No matching items found
Star chef Nigella Lawson poses with one of her dishes.
Gulf Today Report
Celebrity chef Nigella Lawson is once again in the limelight, this time over a phonetic gaffe.
Television views are amused by the way she has pronounced the word “microwave”.
While appearing on an episode of the current BBC cookery series Nigella’s Cook, Eat, Repeat, Lawson could be heard uttering the word for the common kitchen appliance as “mee-cro-wa-vay”.
While it was seemingly intended as a humorous mispronunciation by the chef, fans of the series took delight in the bizarre speech quirk.
One viewer described the moment as “truly iconic”, and tweeted with the hashtag “#microwavé”.
“Eternally grateful to Nigella Lawson for letting us know we've all been mispronouncing microwave for the last 50 (or so) years,” joked another.
Someone else wrote: “@Nigella_Lawson pronunciation of 'microwave' is a highlight of 2020 for me #CookEatRepeat.”
“After hearing @Nigella_Lawson pronounce the word ‘Microwave’ my life has changed,” joked someone else.
Perhaps this bloomer was her way of adding some spice to her show, who knows?
To most people in Myanmar, food waste is nothing but garbage, and that attitude leaves Inda Soe Aung baffled.
A restaurant in China has apologised for its controversial policy of asking diners to weigh themselves before entry in an overzealous response to a new national campaign against food waste.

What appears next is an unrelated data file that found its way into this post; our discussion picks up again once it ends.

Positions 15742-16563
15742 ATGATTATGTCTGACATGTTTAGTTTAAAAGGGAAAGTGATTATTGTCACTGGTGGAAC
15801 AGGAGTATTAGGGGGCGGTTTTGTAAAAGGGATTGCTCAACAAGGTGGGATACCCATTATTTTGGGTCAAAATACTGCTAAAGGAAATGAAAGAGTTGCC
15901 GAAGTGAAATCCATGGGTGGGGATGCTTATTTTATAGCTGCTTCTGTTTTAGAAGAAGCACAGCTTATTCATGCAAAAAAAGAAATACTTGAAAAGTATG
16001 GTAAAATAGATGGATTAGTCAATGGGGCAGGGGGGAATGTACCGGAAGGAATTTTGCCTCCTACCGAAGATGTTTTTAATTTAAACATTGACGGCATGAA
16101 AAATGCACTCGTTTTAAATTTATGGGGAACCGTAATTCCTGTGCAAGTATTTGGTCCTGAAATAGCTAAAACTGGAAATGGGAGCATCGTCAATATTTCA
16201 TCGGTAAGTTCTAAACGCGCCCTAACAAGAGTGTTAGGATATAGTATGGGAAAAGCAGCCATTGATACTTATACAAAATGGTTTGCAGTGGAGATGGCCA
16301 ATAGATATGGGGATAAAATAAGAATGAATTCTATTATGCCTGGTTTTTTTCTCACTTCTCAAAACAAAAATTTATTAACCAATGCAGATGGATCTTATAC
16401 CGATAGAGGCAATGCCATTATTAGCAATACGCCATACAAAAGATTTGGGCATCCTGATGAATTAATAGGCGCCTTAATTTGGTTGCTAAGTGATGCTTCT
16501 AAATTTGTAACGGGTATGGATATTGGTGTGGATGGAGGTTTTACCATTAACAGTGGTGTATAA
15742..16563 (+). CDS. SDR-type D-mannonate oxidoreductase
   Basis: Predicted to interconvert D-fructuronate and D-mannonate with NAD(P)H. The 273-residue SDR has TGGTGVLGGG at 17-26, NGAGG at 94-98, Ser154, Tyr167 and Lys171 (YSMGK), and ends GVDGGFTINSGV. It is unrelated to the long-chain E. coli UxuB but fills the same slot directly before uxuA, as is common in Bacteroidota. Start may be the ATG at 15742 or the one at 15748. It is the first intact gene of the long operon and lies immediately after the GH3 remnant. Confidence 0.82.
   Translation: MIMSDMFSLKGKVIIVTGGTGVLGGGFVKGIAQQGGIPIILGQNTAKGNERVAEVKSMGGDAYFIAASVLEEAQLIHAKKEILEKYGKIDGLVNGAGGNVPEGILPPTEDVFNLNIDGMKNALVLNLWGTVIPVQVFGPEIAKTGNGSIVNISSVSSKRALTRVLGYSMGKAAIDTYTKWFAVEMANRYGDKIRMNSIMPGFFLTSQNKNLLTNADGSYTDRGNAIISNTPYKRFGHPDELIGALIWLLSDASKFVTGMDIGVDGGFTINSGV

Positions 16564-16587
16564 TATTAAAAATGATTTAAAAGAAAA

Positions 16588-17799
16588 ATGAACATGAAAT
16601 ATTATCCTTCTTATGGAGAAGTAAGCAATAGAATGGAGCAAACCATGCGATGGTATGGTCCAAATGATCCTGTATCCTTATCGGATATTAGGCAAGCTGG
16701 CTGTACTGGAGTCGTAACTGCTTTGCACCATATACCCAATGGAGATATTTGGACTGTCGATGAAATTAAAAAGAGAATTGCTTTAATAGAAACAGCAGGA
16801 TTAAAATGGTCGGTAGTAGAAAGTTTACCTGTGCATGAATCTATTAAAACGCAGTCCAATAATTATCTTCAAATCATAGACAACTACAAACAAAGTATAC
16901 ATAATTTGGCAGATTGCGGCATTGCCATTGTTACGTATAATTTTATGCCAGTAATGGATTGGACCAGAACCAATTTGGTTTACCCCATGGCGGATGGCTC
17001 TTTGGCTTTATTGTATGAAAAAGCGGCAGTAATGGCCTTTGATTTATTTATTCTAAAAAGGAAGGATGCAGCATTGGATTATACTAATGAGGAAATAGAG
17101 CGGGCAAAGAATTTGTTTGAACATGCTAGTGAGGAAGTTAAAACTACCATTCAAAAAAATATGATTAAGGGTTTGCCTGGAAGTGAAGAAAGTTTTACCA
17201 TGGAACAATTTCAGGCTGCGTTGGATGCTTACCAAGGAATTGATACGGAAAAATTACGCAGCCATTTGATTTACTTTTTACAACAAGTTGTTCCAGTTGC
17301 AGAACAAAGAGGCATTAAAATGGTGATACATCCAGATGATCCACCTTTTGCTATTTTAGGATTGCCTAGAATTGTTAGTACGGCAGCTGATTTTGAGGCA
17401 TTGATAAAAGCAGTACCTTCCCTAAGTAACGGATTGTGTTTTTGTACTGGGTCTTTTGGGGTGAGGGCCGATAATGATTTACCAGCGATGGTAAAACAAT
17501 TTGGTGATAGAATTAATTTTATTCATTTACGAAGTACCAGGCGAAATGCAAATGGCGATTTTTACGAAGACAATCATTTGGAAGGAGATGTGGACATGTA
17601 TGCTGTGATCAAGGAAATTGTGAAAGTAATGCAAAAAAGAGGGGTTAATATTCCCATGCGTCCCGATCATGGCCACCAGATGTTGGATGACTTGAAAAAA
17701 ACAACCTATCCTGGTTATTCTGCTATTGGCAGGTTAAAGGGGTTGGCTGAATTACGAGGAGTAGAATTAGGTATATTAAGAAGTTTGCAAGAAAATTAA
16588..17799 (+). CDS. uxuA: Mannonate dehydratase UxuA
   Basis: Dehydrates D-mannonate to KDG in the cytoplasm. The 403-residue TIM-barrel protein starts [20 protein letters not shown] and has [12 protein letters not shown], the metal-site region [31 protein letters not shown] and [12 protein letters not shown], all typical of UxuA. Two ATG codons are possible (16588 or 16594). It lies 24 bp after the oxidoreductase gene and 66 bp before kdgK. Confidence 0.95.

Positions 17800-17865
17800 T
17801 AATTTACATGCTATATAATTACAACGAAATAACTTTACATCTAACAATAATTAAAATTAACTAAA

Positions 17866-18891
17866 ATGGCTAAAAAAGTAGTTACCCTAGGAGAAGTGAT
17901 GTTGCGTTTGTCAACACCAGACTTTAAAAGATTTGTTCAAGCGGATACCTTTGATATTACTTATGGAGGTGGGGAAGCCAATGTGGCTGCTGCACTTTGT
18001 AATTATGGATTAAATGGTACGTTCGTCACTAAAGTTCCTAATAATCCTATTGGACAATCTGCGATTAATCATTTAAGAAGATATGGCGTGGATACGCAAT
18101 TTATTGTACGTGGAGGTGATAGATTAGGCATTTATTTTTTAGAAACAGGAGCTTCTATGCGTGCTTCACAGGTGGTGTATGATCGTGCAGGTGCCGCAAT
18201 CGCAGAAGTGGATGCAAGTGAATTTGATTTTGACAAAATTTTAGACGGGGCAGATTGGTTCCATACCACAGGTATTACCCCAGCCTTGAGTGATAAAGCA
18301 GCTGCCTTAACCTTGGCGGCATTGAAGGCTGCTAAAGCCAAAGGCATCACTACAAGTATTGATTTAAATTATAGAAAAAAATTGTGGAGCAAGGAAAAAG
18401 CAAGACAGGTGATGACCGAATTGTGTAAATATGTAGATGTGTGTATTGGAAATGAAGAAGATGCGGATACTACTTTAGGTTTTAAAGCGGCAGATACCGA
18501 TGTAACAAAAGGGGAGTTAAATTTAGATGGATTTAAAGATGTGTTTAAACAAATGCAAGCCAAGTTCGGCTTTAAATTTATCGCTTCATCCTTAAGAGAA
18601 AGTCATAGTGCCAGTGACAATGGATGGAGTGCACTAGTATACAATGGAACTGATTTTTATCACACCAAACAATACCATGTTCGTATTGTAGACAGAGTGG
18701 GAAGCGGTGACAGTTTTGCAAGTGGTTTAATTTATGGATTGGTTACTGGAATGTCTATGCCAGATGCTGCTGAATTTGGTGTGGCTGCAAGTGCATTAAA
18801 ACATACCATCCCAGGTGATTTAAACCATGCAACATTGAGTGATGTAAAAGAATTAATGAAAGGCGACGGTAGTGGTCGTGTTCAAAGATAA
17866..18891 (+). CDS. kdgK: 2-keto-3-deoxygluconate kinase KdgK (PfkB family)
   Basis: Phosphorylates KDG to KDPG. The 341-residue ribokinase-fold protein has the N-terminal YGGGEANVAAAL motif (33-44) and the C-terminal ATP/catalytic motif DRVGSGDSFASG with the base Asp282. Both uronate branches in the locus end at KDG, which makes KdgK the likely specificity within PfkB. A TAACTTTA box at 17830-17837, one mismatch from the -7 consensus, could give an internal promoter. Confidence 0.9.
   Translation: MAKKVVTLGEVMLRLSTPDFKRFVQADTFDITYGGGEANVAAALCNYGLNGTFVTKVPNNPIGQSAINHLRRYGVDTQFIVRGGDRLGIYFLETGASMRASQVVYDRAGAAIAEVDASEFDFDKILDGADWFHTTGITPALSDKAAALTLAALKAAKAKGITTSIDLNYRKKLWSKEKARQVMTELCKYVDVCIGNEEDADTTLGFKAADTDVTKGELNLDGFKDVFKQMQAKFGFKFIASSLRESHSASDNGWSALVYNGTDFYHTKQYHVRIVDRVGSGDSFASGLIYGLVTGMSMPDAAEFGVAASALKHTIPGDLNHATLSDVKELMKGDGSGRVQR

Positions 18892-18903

If you turn towards food when you are anxious or stressed, instead of reaching for junk food, head to the kitchen and make some healthy snacks to munch on.
A coronavirus-resistant restaurant in a meadow in Sweden with just one table and one chair has welcomed its first guest.
In March, a luxury Indian cosmetics brand Forest Essentials chose Maleesha as the face of its Yuvati campaign celebrating young Indian women. Before that, she shared a cover of Cosmopolitan India magazine that bore the strap line: "Guts! Guts! Guts!"
Accompanied by a team of three Sherpas, the husband-and-wife adventurers achieved this remarkable milestone on a glorious on Sunday, as confirmed by Seven Summit Treks, the organisers of the expedition.
The results indicated a staggering 49 per cent high risk of developing depression in women who consumed nine or more portions of ultra-processed foods daily, compared to those who ingested fewer than four portions.
After Ozempic went viral on social media earlier this year for its ability to help people lose weight, skyrocketing demand led to occasional supply shortages — and concerns that people without diabetes or obesity were using it to shed a few kilos.